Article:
El Primitive Way It is the oldest pilgrimage route that goes to Santiago de Compostela.

Millennial route traveled by Alfonso II El Casto, when he was warned by the Bishop of Iria Flavia, Teodomiro, that a pilgrim from the area, called Paio, had found the ruins of a primitive burial, where the remains of the Apostle Santiago were found. fact that occurred in the 820th century (about the year 830-XNUMX)

This first Royal visit, constituted the pillars of creation of this route, consolidating an entire infrastructure, along it, to attend to the pilgrims who traveled it, among them, San Francisco de Asís, in the year 1214.

Primitive Way

Road from Lugo to Santiago

7 days-6 nights
510 € / person
The Camino de Santiago from Lugo (Camino Primitivo), begins at the foot of its fabulous Roman wall. A beautiful thousand-year-old World Heritage city where we will begin this journey through Galician lands, along the most rural Galicia, dotted with small villages. Arriving in Melide, we meet the pilgrims of the French Way to, on a single route, head towards Santiago. From Monte do Gozo, at the gates of Santiago, we will enjoy the exceptional view of the Cathedral and the city of the Apostle.
Primitive Way

Road from Oviedo to Lugo

11 days- 10 nights
835 € / person
The Camino de Santiago from Oviedo to Lugo (Camino Primitivo) is the oldest and most ancient pilgrimage route. It was the route traveled by Alfonso II El Casto when he walked to Santiago de Compostela to recognize the remains of the Apostle Santiago. The entire route joins Oviedo with the walled city of Lugo and finally ends at the Cathedral of Santiago.

Origin of the first Camino de Santiago - Kilometer Zero

Starting in Oviedo, the city where the Capital of the Kingdom of León was located, and passing through the walled city of Lugo, in the town of Melide it finally joins the French Way, from where they converge in a single Way to Santiago de Compostela.

Once the Court moved to Lion, This Way, little by little, ceased to be the main route traveled by pilgrims in the early days, becoming the French Way, which crosses this city, the preferred route traveled by pilgrims today.

However, this Way was not abandoned at all, in fact many pilgrims from the French Way deviate to travel the route from León to Oviedo, which is known as Route of the Savior, to prostrate at the feet of Salvador, which is in the Oviedo Cathedral, as well as to venerate the relics found in its Holy Chamber. The importance of it is reflected in the following saying: "Who goes to Santiago and does not go to Salvador, honors the servant and leaves the Lord"

The Camino de Santiago has aroused all kinds of emotions for several centuries. Of course, Christian faith and devotion come first. However, over time, it has also become a symbol of spirituality, self-improvement and physical prowess because of the long journey it refers to.

However, what is often overlooked is the very origin of the Camino de Santiago. Justly, the starting point of the first cultural itinerary throughout the European continent took place in Oviedo (Primitive Way). Thanks were given to King Alfonso II, El Casto and here we will talk a little about it.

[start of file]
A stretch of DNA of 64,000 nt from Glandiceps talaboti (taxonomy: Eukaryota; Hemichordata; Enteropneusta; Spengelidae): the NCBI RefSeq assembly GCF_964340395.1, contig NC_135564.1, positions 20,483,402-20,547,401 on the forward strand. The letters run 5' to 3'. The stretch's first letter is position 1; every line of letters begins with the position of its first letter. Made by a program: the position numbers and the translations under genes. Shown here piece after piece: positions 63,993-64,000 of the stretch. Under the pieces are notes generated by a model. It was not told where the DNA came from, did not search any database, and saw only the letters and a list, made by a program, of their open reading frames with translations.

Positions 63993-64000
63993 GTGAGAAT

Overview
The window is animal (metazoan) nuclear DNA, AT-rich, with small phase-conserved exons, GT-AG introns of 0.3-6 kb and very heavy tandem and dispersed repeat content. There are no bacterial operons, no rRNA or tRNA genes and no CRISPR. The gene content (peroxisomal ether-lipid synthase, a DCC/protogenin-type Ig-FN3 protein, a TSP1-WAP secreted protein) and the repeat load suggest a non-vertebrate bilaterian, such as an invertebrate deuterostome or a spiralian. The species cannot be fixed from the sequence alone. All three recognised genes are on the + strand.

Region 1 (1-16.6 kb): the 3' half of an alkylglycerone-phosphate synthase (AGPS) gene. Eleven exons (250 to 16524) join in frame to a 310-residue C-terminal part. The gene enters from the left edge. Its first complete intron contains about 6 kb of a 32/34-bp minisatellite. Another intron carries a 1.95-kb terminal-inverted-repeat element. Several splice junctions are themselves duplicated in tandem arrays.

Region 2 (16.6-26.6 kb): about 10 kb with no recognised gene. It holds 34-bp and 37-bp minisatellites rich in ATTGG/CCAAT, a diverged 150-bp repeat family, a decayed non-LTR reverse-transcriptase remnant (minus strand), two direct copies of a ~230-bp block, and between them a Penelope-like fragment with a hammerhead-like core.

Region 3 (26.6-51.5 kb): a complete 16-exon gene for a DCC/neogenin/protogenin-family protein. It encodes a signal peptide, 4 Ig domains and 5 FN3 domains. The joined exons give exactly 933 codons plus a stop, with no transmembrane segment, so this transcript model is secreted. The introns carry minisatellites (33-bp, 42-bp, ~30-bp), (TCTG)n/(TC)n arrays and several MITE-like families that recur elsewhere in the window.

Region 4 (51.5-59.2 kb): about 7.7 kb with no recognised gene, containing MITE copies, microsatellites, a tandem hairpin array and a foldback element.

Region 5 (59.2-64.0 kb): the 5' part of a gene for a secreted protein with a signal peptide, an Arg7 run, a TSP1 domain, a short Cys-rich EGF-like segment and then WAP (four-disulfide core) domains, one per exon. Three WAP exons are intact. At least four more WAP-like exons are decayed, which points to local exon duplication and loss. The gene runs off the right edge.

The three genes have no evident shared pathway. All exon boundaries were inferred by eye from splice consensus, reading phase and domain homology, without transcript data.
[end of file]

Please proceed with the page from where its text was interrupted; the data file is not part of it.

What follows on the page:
the first pilgrim

As you know, there are several Jacobean routes that are currently available, both in Spain and from different parts of Europe. This brings with it that thousands of pilgrims are encouraged every year to take the tour. Regardless of the causes, this is a life-changing experience.

The first pilgrim was Alfonso II himself. In the year 834, Bishop Teodomiro notified him about the discovery of the tomb of the Apostle Santiago. then, the monarch undertook the tour, having as starting point the Cathedral of San Salvador, in Oviedo.

Zero kilometer of the Camino de Santiago

We know very well that the zero kilometer of Spain, where all the roads in the world start, are in Madrid, specifically in the Puerta del Sol. However, when it comes to looking for the kilometer 0 of the Camino de Santiago, we must refer to the San Salvador Cathedral.

As you may have deduced, that journey that Alfonso II made at the time brought him something more than the title of being the first pilgrim. In addition, he brought about the official point of origin of the Camino de Santiago. Not only of the primitive path (hence its name), but of all.

The Camino Primitivo has a total of 313 kilometers of distance divided into 14 stages. However, we must say that it is not exactly the most popular, since this place is occupied by the French Way. What we can assure you is that it enjoys beautiful landscapes, much more wild.

After the first pilgrimage

It is no secret that the monarch was a faithful devotee. After visiting the tomb of the Apostle, this also meant a kind of departure from the Camino de Santiago as such. His adventure served to increase the cult of Santiago.

At the end of his pilgrimage and once in Compostela, Alfonso II ordered the construction of a church dedicated to the saint, the first, In addition, financed the construction of the monastery of San Paio in Antealtares. We all know the result. To this day, the original layout of this Jacobean route is maintained.

Itinerary of the Primitive Way

The Primitive Way travels, mainly in its central part, through mid-mountain terrain, with constant ups and downs, along trails, forest tracks, many of them muddy, where the main difficulty is found in the stage from pola de allande a table, with the Port of the stick as witness, with an altitude of 1146 meters.